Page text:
It can also be used to soothe sore throats and as a natural cough syrup. It makes a great sweetener for tea too, how fitting. I’m sure there are more reasons to love raw honey (like making mead from it) but these few are enough to ensure it’s place in our pantry.

Plantain (Plantago): Herbal First Aid in Action!

Here’s a short  video on how I treated an insect sting on my knuckle at work with some plantain today. Plantain is a great medicinal herb that is both very conspicuous and very safe. It’s a well known herb, sometimes considered a weed, that is often found in lawns, nature strips, and parks.

The compounds in the leaves are extremely useful at pulling out toxins and poisons, and old timers have used this wonder plant to treat all sorts of cuts, bites, and envenomations. My sting today was on my knuckle! Ouch! But the plantain (genus plantago) worked it’s magic and after just a few hours I couldn’t even tell which finger had gotten stung! Check out the video for more!

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Some Herbal Remedies and First Aid in Action

In the past week, due to some minor accidents, I had a few chances to try out some herbal remedies. Herbs can provide gentle and effective healing and because they are often easy to grow, they deserve a place on any homestead.

The first incident was brought about by picking up a cast aluminium dutch oven that had been reheating food in the oven. Ouch. It was heavy, hot, and I didn’t drop right away. After running some water over my hand, I snipped off some aloe vera from the plant by our sink, squeezed out the juice, and rubbed it onto my palm. This instantly relieved the burning pain and helped me thin a little clearer.

Aloe is a great plant, it has many uses from sunburn relief to helping improve digestion, and is easily grown as a house plant in a sunny location.

I then went out and picked a large comfrey leaf. Comfrey is probably the best herb when it comes to bone, skin, and tissue regeneration and healing. The chemicals in comfrey are often added to skin care products, but nothing can replicate the healing power of whole leaves.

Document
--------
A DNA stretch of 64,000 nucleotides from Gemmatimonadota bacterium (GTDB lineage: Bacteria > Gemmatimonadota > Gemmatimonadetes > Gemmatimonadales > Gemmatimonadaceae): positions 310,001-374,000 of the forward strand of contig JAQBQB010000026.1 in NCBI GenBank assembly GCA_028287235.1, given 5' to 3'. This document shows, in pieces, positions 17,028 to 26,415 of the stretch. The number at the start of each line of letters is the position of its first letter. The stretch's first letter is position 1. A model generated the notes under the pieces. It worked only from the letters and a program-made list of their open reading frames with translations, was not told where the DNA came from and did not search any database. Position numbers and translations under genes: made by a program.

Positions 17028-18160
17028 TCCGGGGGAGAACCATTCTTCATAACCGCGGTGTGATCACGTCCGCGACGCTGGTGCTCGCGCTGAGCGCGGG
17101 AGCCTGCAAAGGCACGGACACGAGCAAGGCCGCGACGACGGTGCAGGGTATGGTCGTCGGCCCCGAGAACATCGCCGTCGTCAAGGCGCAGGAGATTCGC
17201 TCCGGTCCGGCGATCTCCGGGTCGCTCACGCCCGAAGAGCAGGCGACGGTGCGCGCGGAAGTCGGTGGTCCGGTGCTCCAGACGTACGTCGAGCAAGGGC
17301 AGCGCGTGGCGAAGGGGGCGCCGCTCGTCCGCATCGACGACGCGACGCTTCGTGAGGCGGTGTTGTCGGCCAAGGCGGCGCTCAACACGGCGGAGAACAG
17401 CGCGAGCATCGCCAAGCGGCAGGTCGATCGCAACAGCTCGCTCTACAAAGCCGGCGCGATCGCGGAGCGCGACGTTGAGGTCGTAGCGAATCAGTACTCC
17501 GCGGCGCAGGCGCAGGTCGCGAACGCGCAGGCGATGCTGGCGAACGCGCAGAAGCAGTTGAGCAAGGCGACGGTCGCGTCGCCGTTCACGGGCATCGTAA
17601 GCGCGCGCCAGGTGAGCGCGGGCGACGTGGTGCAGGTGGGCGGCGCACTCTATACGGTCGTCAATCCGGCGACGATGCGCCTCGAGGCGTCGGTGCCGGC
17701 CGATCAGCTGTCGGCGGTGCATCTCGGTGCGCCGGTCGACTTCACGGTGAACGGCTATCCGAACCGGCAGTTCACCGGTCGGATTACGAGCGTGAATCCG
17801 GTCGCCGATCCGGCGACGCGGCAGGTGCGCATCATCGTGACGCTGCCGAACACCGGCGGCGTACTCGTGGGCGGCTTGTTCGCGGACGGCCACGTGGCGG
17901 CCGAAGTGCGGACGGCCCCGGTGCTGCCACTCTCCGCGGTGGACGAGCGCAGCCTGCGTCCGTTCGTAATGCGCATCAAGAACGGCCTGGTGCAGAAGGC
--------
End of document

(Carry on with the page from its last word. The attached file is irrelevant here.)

Emma chopped up the leaf in a small food processor, and then took the half paste, comfrey pesto and applied it to the burn before wrapping a bandage around my palm. I left this on for a few hours, and by morning my hand had no pain, no marks, and I had completely forgotten the burn because my hand was healed.

A few days later, I woke up with a sore and scratchy throat, probably brought on by dehydration. It was pretty uncomfortable, but I turned to our tried and true home cure for sore throats… vitamin c. I prefer vitamin c in powder form, but it also comes in a variety of capsules, pills, and tablets.

Dissolved in a glass of water, it helps to re-hydrate the body, soothe the throat, and increase immune function and healing. Vitamin c has been used for many different treatments, from helping to prevent soreness after strenuous exercise to fighting withdrawal symptoms in heroin addicts.

These 3 natural remedies, aloe, comfrey, and vitamin c, are just things that we have on hand. The aloe and vitamin c are in our kitchen, easily within reach on a day to day basis. The comfrey is growing in a few places on our property, some in the garden, some in the food forest, and soon we will have some growing everywhere as we propagate more.

While herbs are great as first aid, their best use comes from a more holistic approach. By using them daily in cooking and teas, they are able to help our bodies stay strong, and fight off problems before we, or a doctor, can diagnose them. This is the best use of herbs, and the reason we should all try to include them in our lives as many ways as possible.

Bolt’s Bush: A Dog’s Best Way to Beat the Heat

Now that summer is rolling in and temperatures are quickly rising into the 90’s during the afternoon, a dog needs a way to stay cool and keep from overheating. While Emma and I can hang out in the carport porch and sip on iced spearmint tea, Bolt, our 1 year old black lab/boxer/? dog has to find other ways to avoid the hot NC sun.